A shocking report by The New York Times says the pilots of the doomed Boeing 737 Max jets in Ethiopia and Indonesia lacked two notable safety features in their cockpits. The reason they didn’t have them was: Boeing charged extra for them. The Times reports that Boeing and other aircraft manufacturers have this practice of charging more to upgrade a standard plane. Top airlines must pay more money to have the airplanes they order equipped with so-called customized add-ons.
Safety Systems Could Have Saved Lives
So, as the pilots of the doomed Boeing jets in Ethiopia and Indonesia fought to control their planes, they lacked two notable safety features in their cockpits. The Oct. 29 Lion Air crash in Indonesia, where the plane crashed into the Java Sea shortly after taking off from Jakarta, left all 189 people on board dead. On March 10, an Ethiopian airline jetliner, also a Boeing 737 Max jet, crashed shortly after taking off from Addis Ababa killing all 157 on board.
Sometimes, the optional features that the airline manufacturers sell for a handsome price involve aesthetics or comfort such as premium seating, fancy lighting or bathrooms. However, other features involve communication, navigation or safety systems, which are more fundamental to the plane’s safe operation. A number of budget airlines such as Indonesia’s Lion Air have opted not to buy them. And, many regulators don’t mandate these features, making the airline’s decision not to purchase them much easier.
Now, after the two deadly crashes in which a total of 349 lives have been lost, Boeing has decided that it will make one of those safety features standard in a move to get the planes in the air again. Boeing’s “optional” safety features, in part, could have helped the pilots of the doomed airliners detect erroneous software readings, which is one of the issues investigators are looking into. Aviation experts say these features should be standard in all jets and airlines should not be charged extra for them.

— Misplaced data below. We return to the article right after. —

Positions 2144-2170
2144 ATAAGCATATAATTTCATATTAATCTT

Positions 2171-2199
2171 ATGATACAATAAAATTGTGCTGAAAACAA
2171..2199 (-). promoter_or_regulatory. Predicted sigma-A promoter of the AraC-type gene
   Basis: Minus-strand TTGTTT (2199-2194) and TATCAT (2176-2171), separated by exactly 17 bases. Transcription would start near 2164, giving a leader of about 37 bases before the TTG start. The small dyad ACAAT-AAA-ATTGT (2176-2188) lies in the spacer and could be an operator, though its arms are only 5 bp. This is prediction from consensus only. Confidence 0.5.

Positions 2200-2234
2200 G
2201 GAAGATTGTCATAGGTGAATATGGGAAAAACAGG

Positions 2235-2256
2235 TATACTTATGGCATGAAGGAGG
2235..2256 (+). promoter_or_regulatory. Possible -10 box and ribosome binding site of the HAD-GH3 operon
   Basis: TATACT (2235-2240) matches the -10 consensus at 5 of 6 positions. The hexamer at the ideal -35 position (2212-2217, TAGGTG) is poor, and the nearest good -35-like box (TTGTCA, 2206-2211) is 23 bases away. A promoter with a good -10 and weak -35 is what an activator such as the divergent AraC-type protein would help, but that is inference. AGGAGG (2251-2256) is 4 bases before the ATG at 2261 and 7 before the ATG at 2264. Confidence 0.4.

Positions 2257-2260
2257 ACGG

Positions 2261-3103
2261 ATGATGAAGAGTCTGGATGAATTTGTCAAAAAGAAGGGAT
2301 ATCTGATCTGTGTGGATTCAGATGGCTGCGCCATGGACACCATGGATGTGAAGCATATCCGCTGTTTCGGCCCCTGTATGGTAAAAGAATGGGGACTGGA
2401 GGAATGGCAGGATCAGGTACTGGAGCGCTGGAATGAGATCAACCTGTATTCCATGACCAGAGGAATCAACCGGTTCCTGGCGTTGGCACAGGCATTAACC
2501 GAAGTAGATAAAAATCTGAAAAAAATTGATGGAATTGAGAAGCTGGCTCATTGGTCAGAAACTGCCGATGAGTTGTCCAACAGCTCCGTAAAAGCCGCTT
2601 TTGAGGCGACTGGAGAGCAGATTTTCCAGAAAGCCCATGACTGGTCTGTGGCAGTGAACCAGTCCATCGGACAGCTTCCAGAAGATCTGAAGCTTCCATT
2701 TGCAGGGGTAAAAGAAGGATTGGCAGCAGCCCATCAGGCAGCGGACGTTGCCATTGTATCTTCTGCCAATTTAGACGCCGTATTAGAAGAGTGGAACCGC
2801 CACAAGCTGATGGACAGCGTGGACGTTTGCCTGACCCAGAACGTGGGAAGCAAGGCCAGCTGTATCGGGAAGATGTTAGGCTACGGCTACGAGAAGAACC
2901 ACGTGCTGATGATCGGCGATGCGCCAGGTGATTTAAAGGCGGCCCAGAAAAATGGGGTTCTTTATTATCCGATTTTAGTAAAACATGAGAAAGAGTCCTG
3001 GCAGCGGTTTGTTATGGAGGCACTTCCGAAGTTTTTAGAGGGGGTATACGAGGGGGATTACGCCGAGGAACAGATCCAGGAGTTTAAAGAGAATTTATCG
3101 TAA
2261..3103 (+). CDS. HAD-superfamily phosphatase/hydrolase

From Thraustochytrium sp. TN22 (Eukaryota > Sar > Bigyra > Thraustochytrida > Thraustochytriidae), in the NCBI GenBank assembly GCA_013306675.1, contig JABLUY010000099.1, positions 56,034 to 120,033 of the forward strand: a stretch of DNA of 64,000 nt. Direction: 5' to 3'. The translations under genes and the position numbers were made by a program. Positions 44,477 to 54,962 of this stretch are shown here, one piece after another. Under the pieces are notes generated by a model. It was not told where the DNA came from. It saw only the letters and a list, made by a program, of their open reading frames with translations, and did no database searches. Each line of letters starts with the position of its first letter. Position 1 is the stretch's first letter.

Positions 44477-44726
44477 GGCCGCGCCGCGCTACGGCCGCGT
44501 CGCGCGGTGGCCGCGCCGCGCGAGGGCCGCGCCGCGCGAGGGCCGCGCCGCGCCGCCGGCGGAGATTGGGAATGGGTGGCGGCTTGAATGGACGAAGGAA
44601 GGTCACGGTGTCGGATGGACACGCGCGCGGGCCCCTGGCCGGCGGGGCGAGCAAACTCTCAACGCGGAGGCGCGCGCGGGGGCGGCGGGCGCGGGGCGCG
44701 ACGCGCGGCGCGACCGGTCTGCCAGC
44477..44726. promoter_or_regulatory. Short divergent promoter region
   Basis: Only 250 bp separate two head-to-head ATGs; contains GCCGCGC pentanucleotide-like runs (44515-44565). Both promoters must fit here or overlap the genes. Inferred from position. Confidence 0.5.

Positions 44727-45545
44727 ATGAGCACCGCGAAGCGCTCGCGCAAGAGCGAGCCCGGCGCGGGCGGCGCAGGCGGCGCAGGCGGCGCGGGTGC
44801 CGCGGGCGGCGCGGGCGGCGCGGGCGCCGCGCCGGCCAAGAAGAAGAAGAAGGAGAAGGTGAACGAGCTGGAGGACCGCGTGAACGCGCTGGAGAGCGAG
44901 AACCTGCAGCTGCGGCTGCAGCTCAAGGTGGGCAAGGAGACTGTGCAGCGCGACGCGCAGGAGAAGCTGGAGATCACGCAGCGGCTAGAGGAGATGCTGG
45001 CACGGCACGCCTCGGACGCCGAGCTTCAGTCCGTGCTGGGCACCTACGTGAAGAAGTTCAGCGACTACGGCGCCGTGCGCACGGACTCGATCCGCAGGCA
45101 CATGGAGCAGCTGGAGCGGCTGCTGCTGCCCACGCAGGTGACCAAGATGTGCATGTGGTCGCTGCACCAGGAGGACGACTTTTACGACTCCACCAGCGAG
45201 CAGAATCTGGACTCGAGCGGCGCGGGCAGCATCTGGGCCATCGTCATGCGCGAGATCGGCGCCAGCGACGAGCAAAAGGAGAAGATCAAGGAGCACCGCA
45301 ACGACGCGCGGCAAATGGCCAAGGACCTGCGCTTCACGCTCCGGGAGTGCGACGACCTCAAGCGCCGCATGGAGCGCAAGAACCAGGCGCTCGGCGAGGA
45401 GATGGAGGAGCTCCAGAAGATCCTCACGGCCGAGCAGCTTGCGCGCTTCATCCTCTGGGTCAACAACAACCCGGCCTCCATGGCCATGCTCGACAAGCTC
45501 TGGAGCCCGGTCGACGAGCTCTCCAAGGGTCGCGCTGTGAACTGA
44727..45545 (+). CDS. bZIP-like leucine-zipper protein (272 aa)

“Safety is Not an Option”
As mass carriers, these airlines owe the highest duty of care to their passengers. They have an obligation to safely transport passengers. As a manufacturer, a company like Boeing has a duty to make products that are safe for consumers. While it is understandable that a company might charge extra for features that add to comfort or aesthetics, it is appalling that a basic feature that is critical to passengers’ safety would be considered an “option.”
Brian Chase, senior partner at the Newport Beach personal injury law firm of Bisnar Chase said he finds the practice of charging more for safety features outrageous, but not entirely shocking
“It is very similar to what many auto manufacturers do – charging extra for certain features that are crucial to the safety of vehicle occupants. Safety is NOT an option.”
If you have lost a loved one in an aviation accident caused by manufacturer and/or airline negligence, you may be able to seek compensation for your tremendous losses. An experienced Aviation accident attorney who is adept at handling product liability cases can help you pursue your legal rights and explore your options.